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Fighting For Justice: Violence, Criminality, and Boxing in Postindustrial Brooklyn

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Abstract:

For my panel presentation, I ask how young men of color in postindustrial Brooklyn have articulated, embodied, and achieved a sense of personal and social justice after periods of forced confinement by enacting legitimate forms of violence, namely those practiced in the boxing ring. Amateur fighters use the boxing gym as a space in which to recover from forced confinement, readjust to life outside prison walls, and avoid criminal futures. Though they are not paid for their labor, they understand boxing as their job. In the absence of opportunities for traditional forms of employment, amateur boxers use the gym to engage in masculine socializations of the wage, such as the production of discipline, dignity, and respect, and to derive some of the social benefits of a workplace, such as inclusion in collective forms of identity and sociality. The urban gym is a unique space for processes of recovery and readjustment because it is populated by significant numbers of older men who have made relatable life transitions, suffered similar difficulties with prison, crime, and the postindustrial wage, and thus can provide support.

Though notions of justice differ among the men, they are all derived in a context and out of personal histories of crime, incarceration, and racial injustice. The practices of pugilistic violence and the identities and social relations produced by them can only be understood in reference to the specters or crime—imputed and real—and punishment that haunt them. Thus I examine the constructions of criminality, participation in criminal economies, patterns of mass incarceration, and features of racial injustice that inform lived experiences in the urban boxing gym, the site of my ethnographic research. I consider, for example, the relationships among the violence of prison life, the violence of street cultures, and the violence of the boxing ring.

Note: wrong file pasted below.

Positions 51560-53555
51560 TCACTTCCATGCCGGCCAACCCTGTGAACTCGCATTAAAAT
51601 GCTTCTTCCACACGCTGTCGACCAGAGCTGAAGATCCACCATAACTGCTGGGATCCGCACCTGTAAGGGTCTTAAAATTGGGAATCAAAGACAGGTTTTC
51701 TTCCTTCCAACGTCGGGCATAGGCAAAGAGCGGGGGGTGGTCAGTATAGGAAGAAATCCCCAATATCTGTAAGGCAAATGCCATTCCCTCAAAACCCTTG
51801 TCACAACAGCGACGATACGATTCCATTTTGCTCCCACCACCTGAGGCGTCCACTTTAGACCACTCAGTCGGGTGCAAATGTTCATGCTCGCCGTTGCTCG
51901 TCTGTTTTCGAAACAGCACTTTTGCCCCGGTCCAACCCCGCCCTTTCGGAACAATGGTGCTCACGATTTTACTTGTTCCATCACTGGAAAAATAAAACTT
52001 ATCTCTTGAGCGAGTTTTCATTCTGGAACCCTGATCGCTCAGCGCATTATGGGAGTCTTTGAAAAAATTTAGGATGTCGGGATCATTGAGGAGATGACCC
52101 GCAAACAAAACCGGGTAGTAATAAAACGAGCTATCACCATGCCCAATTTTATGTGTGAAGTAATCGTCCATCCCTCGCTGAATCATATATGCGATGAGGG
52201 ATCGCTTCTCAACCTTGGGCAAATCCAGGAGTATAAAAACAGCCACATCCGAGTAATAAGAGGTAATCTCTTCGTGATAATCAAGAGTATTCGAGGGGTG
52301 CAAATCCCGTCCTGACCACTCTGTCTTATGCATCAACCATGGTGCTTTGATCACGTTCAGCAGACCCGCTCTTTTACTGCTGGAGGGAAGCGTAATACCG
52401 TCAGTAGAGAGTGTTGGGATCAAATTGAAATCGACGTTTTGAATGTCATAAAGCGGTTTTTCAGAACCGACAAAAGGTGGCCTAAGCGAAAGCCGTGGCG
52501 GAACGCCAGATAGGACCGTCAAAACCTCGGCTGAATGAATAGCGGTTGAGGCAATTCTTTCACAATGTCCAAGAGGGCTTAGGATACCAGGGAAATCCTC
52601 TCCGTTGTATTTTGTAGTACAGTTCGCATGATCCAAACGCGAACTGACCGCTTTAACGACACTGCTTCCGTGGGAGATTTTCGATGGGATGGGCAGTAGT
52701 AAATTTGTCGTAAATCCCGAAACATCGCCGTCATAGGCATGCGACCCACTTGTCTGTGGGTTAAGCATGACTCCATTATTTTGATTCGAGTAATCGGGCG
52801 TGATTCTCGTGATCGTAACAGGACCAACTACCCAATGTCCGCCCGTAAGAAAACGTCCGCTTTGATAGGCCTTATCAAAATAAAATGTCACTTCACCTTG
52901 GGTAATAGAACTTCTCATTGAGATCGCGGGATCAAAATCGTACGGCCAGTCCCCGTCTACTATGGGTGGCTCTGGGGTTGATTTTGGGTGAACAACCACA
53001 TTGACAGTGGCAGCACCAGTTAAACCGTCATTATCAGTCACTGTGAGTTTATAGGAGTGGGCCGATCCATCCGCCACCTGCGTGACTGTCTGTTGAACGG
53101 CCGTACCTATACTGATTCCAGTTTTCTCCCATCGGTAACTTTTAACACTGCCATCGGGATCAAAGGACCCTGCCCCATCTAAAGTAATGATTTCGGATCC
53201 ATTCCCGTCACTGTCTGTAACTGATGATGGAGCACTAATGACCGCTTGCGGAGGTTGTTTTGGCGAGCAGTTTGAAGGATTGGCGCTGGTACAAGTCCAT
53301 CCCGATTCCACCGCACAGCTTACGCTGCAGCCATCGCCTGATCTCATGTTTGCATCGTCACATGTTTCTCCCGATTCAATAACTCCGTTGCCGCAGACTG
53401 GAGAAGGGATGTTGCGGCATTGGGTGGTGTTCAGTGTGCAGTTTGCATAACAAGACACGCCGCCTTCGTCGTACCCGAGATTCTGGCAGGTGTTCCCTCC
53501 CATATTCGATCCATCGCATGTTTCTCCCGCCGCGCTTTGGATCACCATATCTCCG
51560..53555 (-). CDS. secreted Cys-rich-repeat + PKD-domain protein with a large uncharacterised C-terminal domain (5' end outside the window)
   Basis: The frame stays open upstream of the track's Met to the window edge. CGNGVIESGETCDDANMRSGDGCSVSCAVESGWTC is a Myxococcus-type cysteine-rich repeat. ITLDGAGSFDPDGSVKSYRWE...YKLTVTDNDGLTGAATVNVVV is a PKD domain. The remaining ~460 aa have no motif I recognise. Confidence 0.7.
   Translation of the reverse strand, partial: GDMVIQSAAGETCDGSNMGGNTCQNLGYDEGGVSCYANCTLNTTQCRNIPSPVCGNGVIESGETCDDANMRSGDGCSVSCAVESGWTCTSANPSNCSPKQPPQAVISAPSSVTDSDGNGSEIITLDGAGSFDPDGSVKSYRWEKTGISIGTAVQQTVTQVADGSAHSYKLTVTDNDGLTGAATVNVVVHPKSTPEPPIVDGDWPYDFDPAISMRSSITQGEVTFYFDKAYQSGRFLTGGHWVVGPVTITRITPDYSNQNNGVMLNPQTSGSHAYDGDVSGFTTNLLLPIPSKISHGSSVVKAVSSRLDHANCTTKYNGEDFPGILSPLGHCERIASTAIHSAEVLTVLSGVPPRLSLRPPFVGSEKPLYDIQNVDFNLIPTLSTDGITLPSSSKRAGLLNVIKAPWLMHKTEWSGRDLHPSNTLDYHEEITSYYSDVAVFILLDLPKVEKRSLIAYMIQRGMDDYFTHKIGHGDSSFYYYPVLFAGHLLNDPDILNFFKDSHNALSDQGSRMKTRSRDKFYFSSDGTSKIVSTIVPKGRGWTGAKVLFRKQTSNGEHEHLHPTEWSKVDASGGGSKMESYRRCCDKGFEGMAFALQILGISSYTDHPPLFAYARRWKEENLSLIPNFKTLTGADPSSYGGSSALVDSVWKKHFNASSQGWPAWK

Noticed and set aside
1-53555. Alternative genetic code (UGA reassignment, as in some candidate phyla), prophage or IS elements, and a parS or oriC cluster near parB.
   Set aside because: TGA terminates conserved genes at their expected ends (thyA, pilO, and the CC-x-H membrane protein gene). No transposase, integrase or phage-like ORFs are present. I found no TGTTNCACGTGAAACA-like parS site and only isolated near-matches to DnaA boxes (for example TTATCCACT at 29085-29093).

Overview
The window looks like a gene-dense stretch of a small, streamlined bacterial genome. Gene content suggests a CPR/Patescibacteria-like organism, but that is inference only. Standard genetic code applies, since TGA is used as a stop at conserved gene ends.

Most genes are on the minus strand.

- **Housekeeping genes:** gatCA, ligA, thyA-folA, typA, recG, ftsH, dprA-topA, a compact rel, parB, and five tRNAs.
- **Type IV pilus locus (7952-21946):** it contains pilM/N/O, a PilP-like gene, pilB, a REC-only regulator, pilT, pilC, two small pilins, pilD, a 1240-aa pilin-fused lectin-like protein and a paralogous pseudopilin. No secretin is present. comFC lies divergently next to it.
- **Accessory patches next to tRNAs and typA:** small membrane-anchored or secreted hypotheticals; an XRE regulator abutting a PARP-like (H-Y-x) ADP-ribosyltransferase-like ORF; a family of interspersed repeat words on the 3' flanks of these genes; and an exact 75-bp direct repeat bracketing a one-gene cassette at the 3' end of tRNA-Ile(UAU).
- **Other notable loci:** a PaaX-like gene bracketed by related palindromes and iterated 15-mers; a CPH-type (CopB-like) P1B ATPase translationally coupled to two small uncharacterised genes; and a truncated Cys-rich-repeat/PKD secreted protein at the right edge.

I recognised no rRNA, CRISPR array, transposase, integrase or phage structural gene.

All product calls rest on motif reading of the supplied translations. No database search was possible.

In this paper, I am particularly interested in the inventive capacities black and Latino fighters express in forging new identities and social relations as well as in carving out new opportunities for stabilization through legitimate forms of violence, especially in areas of Brooklyn with few resources and in the midst of expanding carceral orders, racial exclusion, and urban marginality. At the same time, I am concerned with the limitations of this atavistic, masculine form of body culture. Is this use of violence an expression of Foucauldian self-subjection or what Adorno considers "ritual in which the subjected celebrate their subjection" (Adorno 1991)? Or might there exist a more complex understanding of these aggressive and gendered practices?
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MLA Citation:

Trimbur, Lucia. "Fighting For Justice: Violence, Criminality, and Boxing in Postindustrial Brooklyn" Paper presented at the annual meeting of the The American Studies Association, Philadelphia Marriott Downtown, Philadelphia, PA, Oct 11, 2007 <Not Available>. 2013-12-15 <http://citation.allacademic.com/meta/p185815_index.html>